Since 2010, the law requires at least one food worker on duty to take a food-handling safety course. Some towns, such as South Brunswick and Woodbridge, require all food handlers to receive training.
Most restaurants comply with the regulations and receive a “satisfactory” rating. Restaurants that fall short on a few requirements get a “conditional satisfactory.” A follow-up inspection results in a “satisfactory” finding if the restaurant fixes its problems.
If inspectors find serious violations that could pose a health risk — such as a sewage backup, no hot, running water, an active infestation, and no way for an eatery to maintain food temperature — the restaurant is rated “unsatisfactory” and asked to close until the problems are fixed.
“Unsatisfactory” ratings are rare, as is the need for officials to seek a court order to shut down a restaurant, local health officials said. In Middlesex County last year, less than 1 percent of inspections turned up “unsatisfactory” ratings. More than 15 percent of inspections resulted in “conditional satisfactory” ratings, a review of local health department findings show.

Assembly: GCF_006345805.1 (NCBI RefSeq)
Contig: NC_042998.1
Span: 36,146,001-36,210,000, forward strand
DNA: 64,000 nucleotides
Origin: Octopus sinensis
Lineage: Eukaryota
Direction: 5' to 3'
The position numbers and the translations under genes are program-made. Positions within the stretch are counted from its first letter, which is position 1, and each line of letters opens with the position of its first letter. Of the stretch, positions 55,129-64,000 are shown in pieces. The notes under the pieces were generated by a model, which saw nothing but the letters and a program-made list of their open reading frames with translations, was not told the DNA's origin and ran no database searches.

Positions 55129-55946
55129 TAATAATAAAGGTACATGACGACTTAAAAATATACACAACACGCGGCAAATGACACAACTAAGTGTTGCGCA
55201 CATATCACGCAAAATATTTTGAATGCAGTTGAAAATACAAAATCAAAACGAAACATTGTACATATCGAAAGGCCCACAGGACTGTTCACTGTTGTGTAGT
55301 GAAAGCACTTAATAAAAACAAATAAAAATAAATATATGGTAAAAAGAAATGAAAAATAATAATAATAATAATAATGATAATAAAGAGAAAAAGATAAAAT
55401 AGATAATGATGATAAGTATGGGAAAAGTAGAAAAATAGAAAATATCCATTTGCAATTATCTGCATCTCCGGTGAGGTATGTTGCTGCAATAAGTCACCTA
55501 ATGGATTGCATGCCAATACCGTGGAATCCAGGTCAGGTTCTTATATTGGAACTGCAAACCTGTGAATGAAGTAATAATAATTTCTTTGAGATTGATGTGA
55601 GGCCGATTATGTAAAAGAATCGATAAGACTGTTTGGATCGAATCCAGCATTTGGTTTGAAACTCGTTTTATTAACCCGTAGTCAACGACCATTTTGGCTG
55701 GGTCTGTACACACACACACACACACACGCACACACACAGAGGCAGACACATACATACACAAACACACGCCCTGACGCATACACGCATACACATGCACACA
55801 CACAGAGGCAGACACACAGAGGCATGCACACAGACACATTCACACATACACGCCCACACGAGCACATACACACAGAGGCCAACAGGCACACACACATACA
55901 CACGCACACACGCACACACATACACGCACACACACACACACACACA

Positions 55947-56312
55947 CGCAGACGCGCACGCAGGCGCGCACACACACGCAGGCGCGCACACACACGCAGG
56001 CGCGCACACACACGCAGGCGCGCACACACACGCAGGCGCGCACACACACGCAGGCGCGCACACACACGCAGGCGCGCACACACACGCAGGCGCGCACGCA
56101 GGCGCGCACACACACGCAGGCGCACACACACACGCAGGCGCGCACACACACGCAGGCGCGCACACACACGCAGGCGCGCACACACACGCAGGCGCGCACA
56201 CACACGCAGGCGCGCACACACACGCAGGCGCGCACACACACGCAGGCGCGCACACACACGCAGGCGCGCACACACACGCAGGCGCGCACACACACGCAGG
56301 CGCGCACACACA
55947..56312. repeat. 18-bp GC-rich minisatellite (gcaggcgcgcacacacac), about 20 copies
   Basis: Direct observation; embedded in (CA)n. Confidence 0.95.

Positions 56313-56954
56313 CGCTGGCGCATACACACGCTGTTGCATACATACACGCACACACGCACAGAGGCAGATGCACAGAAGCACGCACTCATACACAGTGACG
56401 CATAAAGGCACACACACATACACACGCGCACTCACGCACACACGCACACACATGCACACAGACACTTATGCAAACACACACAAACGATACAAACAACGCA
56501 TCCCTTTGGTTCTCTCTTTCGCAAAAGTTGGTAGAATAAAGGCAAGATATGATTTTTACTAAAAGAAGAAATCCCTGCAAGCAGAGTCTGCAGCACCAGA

Finding the ratings
The Home News Tribune submitted requests under the state Open Public Records Acts to all health agencies conducting inspections in Middlesex and Somerset counties seeking electronic copies of all “unsatisfactory” and “conditional satisfactory” rating reports from January 2010 to April 2011.
The Woodbridge health department was the only health agency in Middlesex County that could email the documents. The Somerset County Health Department, whose seven inspectors last year visited 1,278 establishments in Somerville, Franklin, Manville, North Plainfield, Raritan, Far Hills and Bedminster, also was able to email PDF copies of the reports.
Other agencies were able to email a list of restaurants and ratings. The health departments in Bernards — which also covers Bernardsville, Chester, Long Hill, Mendham Township, Mendham Borough, and Peapack and Gladstone — and Hunterdon County list their ratings on their websites. The lists, however, do not explain why establishments failed inspections.
Someone looking to read that information would have to visit the agency’s office or pay hourly rates and photocopying fees for agency employees to sort and copy hundreds of handwritten documents.
Michael A. Meddis, public health coordinator for Monmouth County, one of the health agencies in the state that posts restaurant ratings online, said the website is “a valuable tool” for consumers.
“We try to be as transparent as possible and share on the website information people can use,” he said. “It gives people an opportunity to choose.”
South Brunswick health director Steve Papenberg said health officials there are discussing posting the information online, but the department has been stymied by recent budget cuts.
“One of the things we try to stress is that the food inspection report itself is public information. When you go to a restaurant and ask for a copy and they do not provide that for you, they are in violation,” Papenberg said.